Netflix Review – Kipo and the Age of Wonderbeasts (Season 2): It’s So Fluffy!

We find revelations and some fluffy mutants in this season.

SUMMARY (Spoilers for Season 1)

It’s the future and humanity blew it. After we wrecked the environment, the surviving humans fled underground into “burrows.” Kipo Oak (Karen Fukuhara) was blown out of a burrow when it was attacked by a “mega-mute,” a building-sized mutant animal. Washed to the surface of the post-apocalyptic landscape, Kipo meets the fierce warrior girl Wolf (Sydney Mikayla), the mini mutant pig Mandu (Dee Bradley Baker), the friendly con-man Benson (Coy Stewart), and Benson’s mutant insect pal Dave (Deon Cole). Together, the group managed to return Kipo to her burrow and her father, Lio (Sterling K. Brown), only for him and the rest of the burrow to be kidnapped by the mutant mandrill dictator Scarlemagne (Dan Stevens). However, Kipo has started to develop some strange abilities that might make her the perfect person to save all of the humans.

These kids are alright.

END SUMMARY

When I reviewed the first season of this show, I said that it’s difficult for a show to be set in the post-apocalypse and not get super dark as more and more things are revealed. This season has proven that to be true, as things have gotten a bit darker due to the setting, but the show still overall remains positive. Just as before, the key is that Kipo, Benson, and even Wolf are extremely emotionally resilient. Yes, they get hurt and sometimes suffer a loss of faith, but they quickly fight through it in order to keep going. It helps that the world in which this show is set is a unique kind of charmingly horrifying. Sure, there are giant monsters that hate humans everywhere, but they’re also giant bunnies or frogs wearing suits, so it’s still somewhat goofy and amusing. I think the basic rule is that it’s very hard for something to be both fluffy and depressing.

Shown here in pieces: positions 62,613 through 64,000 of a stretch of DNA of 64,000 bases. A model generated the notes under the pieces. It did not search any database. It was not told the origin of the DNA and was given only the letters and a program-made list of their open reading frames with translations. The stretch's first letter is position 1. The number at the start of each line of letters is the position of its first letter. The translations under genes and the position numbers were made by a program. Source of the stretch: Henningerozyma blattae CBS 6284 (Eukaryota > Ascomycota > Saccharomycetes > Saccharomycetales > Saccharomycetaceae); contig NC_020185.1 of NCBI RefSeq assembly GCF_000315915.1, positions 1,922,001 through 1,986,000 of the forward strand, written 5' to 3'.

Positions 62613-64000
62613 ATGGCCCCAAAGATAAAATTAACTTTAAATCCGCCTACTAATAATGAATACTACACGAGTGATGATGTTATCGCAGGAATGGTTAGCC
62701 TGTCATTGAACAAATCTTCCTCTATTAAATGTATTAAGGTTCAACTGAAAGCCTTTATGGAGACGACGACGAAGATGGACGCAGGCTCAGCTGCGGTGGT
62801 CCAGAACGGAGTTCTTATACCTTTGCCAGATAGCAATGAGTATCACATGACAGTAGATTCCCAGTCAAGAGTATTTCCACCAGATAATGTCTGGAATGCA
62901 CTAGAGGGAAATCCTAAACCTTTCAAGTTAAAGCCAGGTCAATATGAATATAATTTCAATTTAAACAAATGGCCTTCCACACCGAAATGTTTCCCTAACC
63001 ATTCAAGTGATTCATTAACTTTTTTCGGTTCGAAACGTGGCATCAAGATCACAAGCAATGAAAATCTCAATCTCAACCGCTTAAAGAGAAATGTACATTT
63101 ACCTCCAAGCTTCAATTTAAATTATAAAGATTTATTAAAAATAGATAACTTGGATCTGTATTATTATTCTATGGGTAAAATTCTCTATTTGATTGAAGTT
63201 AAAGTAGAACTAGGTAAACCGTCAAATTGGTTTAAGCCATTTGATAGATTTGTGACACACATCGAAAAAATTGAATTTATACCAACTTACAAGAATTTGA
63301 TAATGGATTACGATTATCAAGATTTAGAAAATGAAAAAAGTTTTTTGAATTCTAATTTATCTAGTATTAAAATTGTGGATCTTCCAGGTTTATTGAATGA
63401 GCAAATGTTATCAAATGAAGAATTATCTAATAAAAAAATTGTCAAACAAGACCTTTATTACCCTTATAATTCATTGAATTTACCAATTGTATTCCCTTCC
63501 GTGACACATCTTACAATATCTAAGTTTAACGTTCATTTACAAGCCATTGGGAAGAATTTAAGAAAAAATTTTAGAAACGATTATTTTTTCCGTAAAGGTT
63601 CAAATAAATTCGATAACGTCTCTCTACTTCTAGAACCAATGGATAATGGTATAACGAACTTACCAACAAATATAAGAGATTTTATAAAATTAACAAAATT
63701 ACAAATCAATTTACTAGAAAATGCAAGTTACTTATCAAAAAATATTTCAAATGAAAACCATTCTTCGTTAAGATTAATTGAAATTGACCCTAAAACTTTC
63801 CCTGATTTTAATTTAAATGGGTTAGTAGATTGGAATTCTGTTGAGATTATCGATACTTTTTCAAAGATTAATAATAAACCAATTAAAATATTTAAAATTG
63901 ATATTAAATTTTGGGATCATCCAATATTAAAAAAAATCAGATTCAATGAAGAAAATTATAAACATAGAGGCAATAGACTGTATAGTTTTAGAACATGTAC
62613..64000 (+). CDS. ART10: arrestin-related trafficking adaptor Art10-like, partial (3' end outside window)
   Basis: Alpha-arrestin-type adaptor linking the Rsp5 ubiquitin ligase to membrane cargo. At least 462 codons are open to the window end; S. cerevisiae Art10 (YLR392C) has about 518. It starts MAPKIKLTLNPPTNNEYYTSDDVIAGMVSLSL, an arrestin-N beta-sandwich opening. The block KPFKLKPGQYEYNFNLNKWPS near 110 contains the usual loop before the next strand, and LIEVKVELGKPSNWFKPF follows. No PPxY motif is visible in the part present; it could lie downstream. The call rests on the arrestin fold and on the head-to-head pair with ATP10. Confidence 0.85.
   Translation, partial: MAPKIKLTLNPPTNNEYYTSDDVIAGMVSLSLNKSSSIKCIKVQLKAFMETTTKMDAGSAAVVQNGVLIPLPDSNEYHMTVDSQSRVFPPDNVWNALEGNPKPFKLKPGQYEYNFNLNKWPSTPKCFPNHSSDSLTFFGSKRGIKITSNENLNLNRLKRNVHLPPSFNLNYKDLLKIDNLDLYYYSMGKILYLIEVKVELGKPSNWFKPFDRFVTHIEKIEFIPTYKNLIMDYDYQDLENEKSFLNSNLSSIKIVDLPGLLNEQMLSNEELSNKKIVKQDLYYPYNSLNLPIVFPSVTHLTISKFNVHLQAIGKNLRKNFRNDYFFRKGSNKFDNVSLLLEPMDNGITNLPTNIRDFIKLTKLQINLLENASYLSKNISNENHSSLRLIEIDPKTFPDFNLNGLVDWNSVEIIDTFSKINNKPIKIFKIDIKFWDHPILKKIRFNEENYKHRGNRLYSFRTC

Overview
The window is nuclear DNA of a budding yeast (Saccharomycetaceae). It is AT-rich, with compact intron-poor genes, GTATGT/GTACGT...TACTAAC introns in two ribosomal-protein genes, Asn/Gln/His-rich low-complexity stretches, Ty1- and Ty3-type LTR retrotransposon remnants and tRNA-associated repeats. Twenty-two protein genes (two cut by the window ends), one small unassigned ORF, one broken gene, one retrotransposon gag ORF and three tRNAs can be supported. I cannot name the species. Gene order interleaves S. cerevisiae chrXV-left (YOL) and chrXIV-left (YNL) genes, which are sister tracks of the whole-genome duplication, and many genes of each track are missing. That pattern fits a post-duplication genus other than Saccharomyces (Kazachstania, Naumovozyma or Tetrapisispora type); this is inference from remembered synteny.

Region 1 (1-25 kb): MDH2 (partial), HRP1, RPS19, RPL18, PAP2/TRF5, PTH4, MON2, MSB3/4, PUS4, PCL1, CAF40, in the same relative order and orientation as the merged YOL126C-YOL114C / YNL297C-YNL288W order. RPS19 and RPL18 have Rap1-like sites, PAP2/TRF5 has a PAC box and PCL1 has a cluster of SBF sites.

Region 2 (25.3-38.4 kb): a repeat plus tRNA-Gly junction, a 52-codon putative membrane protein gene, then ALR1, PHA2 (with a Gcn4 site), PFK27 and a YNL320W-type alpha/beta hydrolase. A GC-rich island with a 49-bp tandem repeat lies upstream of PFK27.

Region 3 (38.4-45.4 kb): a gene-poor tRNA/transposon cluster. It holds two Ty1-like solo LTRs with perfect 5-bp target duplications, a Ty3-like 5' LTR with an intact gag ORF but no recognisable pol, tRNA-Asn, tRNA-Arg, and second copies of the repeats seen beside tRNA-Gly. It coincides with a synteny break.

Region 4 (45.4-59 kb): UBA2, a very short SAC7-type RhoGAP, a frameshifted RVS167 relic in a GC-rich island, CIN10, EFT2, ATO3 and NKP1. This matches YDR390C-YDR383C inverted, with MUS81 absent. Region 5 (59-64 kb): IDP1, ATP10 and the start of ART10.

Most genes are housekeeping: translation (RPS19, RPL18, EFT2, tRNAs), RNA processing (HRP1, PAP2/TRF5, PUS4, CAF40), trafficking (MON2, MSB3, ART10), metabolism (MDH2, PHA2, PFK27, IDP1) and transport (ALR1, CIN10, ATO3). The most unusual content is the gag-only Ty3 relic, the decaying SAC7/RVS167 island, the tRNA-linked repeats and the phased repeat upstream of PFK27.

Cats in plaid can’t be sad.

The show has struck a solid balance between doing relatively self-contained episodes and episodes that advance the overarching narrative, but this season it managed to set up things in some of the more isolated stories that paid off as part of the larger story. It really allows for the show to always feel like it’s progressing while still being able to do some solid world-building. The show is, after all, as much about the crazy world filled with axe-wielding lumberjack cats and mind-eating tardigrades as much as it is about Kipo. 

This season also managed to develop the supporting characters, not just by fleshing out their backstories, but by having them grow emotionally. Benson becomes a little more serious at times and Wolf manages to become a little more trusting and a little less uptight. Even Mandu, a non-verbal animal companion, gets some extra traits over the season.

And the villain gets a TON of development.

Overall, the show is doing a great job. It’s still cute, fun, creative, and entertaining.

If you want to check out some more by the Joker on the Sofa, check out the 100 Greatest TV Episodes of All TimeCollection of TV EpisodesCollection of Movie Reviews, or the Joker on the Sofa Reviews.

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